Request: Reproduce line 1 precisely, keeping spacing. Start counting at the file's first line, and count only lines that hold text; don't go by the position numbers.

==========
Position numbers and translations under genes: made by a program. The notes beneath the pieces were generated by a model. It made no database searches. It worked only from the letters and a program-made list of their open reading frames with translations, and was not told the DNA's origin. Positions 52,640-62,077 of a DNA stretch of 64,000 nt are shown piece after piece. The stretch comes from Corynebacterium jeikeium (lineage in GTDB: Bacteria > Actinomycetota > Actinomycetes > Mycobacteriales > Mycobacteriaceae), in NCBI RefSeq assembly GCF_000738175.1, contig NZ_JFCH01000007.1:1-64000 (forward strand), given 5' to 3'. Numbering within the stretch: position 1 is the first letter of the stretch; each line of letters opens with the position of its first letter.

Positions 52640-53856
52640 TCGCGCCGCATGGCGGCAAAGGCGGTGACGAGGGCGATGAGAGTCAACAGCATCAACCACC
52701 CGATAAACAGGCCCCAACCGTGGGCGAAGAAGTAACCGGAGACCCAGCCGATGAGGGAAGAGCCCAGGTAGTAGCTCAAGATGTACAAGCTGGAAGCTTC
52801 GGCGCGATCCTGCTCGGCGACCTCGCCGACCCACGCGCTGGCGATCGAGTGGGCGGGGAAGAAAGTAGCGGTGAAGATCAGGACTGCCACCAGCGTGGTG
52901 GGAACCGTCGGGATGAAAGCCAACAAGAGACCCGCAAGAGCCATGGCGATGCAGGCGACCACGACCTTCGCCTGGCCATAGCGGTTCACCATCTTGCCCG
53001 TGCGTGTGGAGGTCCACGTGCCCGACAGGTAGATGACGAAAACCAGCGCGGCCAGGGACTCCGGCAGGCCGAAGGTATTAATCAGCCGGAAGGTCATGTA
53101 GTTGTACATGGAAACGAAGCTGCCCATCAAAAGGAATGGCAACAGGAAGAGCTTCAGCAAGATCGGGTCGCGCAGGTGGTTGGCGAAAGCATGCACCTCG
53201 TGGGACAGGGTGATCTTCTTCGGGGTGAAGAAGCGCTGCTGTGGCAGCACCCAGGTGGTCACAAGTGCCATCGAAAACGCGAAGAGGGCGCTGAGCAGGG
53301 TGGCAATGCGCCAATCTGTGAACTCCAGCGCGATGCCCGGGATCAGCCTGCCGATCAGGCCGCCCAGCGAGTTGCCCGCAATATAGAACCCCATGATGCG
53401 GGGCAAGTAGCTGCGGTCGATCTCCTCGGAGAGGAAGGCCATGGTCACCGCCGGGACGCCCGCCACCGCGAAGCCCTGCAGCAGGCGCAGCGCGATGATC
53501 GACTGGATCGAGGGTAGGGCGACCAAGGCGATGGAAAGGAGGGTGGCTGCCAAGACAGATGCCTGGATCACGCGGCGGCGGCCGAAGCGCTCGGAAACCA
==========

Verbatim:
Position numbers and translations under genes: made by a program. The notes beneath the pieces were generated by a model. It made no database searches. It worked only from the letters and a program-made list of their open reading frames with translations, and was not told the DNA's origin. Positions 52,640-62,077 of a DNA stretch of 64,000 nt are shown piece after piece. The stretch comes from Corynebacterium jeikeium (lineage in GTDB: Bacteria > Actinomycetota > Actinomycetes > Mycobacteriales > Mycobacteriaceae), in NCBI RefSeq assembly GCF_000738175.1, contig NZ_JFCH01000007.1:1-64000 (forward strand), given 5' to 3'. Numbering within the stretch: position 1 is the first letter of the stretch; each line of letters opens with the position of its first letter.